A Thanksgiving Post
We must posit the existence of incorporeal creatures; because what God chiefly intended in making things was the good that consists in the assimilation to God. But the perfect assimilation of an effect to a cause happens when the effect imitates the cause in the same way that the cause produced the effect, just as heat makes heat. And God made all things by intellect and will.
…The ancients, ignoring the power of what can be known, and not distinguishing between sense and intellect, thought nothing existed in the world except what could be apprehended by sense and imagination…
S. Theo. Q 50 a.1.
What assimilation is:
“To assimilate” someone means to draw them into a shared life. We assimilate immigrants into American culture, for example, when we make them Americans more or less like everyone else. St. Thomas’ proof here begins with the proposition that God intended chiefly that his creation should be assimilated to his life. What does this mean?
Why assimilation was intended in creation
For God to create meant that he wanted some assimilation to himself. Every act of making means that the thing you make has its existence from you, and it cannot exist or be understood apart from you. To exist as an artifact is to exist because of the mind of an artisan. There would be no “Starry Night” without Van Gogh, and the very painting owes its existence to him (so much so that we can refer to the painting as “a Van Gogh”). Every artifact is assimilated to its artisan from the moment of its existence, for its very existence is tied to its sharing in the life of the artisan.
Why assimilation was intended chiefly
Though every making involves some making of a thing that shares in the life of the maker, this is not always the chief thing that the artist intends to do. Those who found states or write books, if they do it well, are not primarily interested in making something that is assimilated to their own life (though this surely happens) but rather in making something that confers on others a good that is higher than themselves. But with God there is no such higher good. All other goods that God could give are subordinate and dependent on the good of assimilation to himself- i.e. that good that comes from a sharing in his own life.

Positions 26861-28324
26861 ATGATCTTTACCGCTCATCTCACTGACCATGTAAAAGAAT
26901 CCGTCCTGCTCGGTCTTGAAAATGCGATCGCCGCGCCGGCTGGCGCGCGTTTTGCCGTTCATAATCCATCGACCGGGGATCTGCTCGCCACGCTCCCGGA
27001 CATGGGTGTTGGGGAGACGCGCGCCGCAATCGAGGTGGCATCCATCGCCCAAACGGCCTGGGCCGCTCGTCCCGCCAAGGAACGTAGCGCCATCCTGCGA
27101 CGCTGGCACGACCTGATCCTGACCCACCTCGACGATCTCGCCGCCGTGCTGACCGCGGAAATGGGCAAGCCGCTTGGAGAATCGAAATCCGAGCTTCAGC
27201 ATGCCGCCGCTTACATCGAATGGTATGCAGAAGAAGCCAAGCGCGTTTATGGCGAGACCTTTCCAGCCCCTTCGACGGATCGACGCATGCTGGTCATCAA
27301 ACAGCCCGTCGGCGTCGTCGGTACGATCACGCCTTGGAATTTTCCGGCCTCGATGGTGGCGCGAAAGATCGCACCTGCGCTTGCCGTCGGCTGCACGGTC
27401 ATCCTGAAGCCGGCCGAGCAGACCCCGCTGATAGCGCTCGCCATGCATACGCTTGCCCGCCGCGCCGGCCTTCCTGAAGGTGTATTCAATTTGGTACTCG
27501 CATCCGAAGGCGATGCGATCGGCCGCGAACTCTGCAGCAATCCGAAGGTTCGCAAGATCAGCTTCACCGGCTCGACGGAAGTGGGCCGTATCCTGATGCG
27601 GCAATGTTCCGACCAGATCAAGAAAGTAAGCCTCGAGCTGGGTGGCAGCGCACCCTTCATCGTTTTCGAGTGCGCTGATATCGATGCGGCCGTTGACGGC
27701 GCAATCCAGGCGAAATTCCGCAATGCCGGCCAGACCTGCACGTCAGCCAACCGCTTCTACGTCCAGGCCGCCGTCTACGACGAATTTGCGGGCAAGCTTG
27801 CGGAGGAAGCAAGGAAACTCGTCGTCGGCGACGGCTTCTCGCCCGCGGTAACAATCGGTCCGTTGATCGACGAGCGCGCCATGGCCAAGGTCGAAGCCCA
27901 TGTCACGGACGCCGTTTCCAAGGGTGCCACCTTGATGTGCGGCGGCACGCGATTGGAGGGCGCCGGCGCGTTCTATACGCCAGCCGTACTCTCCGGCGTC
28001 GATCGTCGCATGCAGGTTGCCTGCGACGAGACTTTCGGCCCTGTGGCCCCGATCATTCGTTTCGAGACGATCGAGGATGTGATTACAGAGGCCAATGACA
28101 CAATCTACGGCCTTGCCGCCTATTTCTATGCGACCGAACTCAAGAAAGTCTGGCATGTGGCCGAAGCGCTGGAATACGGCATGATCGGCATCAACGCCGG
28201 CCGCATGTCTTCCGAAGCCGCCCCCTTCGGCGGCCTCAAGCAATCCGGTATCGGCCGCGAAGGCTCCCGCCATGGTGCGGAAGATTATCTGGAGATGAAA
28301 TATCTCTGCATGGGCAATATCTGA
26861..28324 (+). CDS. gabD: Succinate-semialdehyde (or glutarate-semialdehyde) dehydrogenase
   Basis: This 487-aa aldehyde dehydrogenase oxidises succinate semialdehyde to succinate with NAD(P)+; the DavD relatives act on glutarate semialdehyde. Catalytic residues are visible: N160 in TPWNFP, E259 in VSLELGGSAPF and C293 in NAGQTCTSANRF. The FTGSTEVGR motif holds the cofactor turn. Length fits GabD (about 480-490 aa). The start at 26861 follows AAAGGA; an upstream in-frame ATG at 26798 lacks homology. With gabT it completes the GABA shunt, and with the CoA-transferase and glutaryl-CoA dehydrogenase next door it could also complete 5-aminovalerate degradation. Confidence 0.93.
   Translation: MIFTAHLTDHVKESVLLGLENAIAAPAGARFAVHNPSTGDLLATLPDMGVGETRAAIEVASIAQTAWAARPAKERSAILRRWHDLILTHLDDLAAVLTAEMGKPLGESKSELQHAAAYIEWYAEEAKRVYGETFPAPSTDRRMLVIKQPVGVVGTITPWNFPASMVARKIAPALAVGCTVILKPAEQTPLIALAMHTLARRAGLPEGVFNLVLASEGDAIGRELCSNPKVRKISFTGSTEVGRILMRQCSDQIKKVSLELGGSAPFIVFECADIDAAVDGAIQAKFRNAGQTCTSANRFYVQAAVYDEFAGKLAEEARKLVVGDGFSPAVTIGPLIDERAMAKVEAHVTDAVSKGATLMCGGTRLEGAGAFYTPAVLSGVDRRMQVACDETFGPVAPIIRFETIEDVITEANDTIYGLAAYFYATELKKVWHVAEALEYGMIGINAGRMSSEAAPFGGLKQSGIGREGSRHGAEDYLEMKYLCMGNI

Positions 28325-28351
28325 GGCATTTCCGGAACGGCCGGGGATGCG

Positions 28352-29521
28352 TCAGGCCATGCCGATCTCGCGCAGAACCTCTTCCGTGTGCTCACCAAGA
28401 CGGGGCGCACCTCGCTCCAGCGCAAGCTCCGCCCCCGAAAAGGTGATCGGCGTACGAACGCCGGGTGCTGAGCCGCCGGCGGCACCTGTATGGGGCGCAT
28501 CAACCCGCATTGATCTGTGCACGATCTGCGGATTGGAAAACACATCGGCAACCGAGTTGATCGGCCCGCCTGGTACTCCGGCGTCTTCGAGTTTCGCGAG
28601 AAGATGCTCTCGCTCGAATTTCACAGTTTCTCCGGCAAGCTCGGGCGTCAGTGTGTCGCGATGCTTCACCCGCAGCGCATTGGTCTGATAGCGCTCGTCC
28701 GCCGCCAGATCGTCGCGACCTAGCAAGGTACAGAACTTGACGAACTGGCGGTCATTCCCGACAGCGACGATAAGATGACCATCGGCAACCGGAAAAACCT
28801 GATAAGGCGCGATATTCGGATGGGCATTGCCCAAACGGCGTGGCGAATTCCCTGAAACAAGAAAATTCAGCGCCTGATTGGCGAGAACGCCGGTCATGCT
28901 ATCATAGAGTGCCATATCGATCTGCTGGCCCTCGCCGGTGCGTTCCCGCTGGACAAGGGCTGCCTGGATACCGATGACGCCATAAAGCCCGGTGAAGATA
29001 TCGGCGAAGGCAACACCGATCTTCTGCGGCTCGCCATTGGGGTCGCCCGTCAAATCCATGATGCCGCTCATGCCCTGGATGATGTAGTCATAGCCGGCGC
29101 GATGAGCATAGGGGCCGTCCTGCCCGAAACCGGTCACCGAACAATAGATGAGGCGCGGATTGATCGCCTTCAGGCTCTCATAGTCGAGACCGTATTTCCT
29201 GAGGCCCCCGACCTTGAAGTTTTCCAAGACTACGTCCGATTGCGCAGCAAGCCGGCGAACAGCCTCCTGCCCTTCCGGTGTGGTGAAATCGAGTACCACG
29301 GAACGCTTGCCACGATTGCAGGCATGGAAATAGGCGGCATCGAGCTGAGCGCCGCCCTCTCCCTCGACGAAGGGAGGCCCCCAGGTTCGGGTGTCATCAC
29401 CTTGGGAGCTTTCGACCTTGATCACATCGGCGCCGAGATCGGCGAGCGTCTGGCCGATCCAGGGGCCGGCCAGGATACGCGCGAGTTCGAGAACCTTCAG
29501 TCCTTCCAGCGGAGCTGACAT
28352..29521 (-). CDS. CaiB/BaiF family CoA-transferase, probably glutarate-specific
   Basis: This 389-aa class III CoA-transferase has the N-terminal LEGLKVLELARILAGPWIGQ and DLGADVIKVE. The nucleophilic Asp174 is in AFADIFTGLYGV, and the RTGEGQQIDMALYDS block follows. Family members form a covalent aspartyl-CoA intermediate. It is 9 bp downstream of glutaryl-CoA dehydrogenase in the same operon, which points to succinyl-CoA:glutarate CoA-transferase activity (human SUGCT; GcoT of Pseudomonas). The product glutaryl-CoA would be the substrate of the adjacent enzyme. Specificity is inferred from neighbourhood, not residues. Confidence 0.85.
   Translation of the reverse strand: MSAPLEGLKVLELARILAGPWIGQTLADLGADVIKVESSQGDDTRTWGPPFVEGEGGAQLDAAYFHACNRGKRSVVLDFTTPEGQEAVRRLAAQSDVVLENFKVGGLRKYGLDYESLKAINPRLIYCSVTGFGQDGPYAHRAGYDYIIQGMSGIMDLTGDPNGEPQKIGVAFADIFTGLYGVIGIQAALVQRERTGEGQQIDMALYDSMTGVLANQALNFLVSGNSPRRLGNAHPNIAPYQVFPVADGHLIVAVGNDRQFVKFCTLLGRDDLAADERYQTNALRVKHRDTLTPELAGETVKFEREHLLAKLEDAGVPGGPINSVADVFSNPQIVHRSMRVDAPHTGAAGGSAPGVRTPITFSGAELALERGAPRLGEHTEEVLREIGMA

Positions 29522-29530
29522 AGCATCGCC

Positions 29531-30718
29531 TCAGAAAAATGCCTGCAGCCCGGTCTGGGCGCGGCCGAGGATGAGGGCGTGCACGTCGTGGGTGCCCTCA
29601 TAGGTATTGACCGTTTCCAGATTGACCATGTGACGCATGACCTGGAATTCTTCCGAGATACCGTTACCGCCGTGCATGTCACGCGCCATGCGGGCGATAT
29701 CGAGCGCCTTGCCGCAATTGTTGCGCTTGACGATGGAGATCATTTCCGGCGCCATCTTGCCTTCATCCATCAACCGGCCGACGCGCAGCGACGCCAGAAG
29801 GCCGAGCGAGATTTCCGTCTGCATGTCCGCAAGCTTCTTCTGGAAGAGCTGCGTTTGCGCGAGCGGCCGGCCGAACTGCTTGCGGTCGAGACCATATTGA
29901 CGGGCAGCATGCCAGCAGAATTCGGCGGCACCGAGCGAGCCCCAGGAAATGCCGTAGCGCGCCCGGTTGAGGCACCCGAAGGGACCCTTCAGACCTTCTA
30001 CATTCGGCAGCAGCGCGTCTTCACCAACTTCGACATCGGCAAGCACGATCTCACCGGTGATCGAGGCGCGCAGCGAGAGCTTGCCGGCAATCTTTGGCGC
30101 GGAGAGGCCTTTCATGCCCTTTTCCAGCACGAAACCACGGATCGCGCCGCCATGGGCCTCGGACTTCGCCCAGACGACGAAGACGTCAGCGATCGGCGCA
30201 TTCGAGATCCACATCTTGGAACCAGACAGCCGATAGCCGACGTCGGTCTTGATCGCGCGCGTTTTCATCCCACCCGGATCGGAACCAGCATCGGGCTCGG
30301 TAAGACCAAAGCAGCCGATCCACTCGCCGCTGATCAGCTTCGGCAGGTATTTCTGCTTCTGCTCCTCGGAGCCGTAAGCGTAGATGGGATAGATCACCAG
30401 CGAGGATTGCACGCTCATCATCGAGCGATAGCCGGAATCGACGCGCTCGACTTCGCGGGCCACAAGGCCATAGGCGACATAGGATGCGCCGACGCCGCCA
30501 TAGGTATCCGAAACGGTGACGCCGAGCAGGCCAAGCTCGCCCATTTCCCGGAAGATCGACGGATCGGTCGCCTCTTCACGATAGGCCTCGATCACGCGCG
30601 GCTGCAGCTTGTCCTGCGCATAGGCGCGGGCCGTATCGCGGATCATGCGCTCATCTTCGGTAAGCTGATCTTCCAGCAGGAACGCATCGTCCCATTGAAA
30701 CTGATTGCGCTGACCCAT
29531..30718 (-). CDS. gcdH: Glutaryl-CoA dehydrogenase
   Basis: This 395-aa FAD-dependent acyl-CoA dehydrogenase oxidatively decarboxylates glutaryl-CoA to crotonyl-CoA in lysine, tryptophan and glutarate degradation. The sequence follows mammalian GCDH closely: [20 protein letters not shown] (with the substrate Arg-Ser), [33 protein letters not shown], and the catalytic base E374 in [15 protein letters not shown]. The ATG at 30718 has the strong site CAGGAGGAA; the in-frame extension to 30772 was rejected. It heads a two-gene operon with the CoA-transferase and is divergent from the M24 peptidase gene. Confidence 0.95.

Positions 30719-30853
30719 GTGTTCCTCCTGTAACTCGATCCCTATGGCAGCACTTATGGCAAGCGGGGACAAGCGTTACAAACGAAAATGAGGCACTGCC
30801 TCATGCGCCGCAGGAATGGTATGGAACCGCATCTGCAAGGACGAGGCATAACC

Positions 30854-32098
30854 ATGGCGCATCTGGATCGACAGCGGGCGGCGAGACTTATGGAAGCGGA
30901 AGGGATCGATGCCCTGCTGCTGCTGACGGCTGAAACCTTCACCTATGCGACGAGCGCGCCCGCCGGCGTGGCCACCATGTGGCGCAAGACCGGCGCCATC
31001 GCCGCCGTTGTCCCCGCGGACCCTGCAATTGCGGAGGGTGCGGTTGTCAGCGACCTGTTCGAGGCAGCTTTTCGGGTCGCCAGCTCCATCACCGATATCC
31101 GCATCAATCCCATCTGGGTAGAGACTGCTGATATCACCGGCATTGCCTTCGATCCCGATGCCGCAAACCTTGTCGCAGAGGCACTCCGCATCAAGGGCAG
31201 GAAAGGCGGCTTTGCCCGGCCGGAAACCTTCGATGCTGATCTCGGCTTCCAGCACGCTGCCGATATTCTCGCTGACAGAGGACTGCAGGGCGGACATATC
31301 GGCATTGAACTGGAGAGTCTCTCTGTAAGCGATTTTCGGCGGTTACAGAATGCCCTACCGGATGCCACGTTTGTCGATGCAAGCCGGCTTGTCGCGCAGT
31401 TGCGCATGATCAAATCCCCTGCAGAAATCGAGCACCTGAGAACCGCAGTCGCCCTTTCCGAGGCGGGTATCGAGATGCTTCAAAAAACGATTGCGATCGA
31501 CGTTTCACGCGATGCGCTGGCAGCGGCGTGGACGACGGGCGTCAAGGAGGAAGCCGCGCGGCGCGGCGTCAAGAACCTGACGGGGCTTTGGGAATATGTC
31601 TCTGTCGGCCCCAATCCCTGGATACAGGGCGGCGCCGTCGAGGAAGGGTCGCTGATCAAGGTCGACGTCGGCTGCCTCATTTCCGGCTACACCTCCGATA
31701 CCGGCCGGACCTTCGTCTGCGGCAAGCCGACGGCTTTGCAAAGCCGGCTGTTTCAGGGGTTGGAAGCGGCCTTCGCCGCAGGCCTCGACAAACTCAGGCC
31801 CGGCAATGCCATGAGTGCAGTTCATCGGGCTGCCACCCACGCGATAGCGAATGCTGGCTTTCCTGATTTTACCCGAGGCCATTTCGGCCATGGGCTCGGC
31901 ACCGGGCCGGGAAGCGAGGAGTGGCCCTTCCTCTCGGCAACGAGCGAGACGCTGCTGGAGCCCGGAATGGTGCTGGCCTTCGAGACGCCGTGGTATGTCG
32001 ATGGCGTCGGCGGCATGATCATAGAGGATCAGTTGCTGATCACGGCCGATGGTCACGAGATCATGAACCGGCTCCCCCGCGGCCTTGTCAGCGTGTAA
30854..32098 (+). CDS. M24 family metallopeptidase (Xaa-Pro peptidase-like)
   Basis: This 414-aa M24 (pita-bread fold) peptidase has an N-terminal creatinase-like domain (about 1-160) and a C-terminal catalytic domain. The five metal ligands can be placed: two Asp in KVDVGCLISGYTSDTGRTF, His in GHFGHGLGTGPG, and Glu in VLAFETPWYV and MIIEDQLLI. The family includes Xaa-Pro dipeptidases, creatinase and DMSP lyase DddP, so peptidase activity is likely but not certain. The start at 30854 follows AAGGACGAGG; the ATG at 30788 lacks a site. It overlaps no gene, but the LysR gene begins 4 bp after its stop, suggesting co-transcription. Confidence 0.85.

What perfect assimilation is
Assimilation means to cause something to have a shared or common existence. But not everything is equally capable of sharing in a common existence. Van Gogh’s paintings knew nothing about Van Gogh, or about anything else. They could not praise him or even like him. There is an impenetrable wall between our minds and our artifacts at least in this respect- our minds are immaterial and all that necessarily relates to them are not. Our mind as such exists in an entirely different world from the things it creates: inasmuch as it is immaterial, it is measured by eternity; but our artifacts are corporeal, and are measured by time. To perfectly assimilate would mean, for anything making with a mind, to overcome the gulf between the eternal and the temporal, to make another immaterial thing.
Why perfect assimilation was intended by God
The “why” in this question is a why of choice, and not of necessity. There is the further difference that the “why” of our own choices is not precisely the same as the why of the divine choice. In our own choices, the why relates to some good that is separate from ourselves in its existence, for by our choice we are moved by some object, but God is never moved by some good that is extraneous to himself, though he move by choice. When speaking of the divine choices, we can point out why they were fitting, though.
One reason that it was fitting to create a being capable of assimilation by mind was that if this did not happen, then creation would manifest in one sense no greater power than we have ourselves. We can create things that cannot overcome the gulf between time and eternity, and it was only fitting that we expect a higher artisan to do more than this. If God did not make eternal things, it would be something like Michelangelo contenting himself with drawing stick figures. We expect greater artists to make greater works.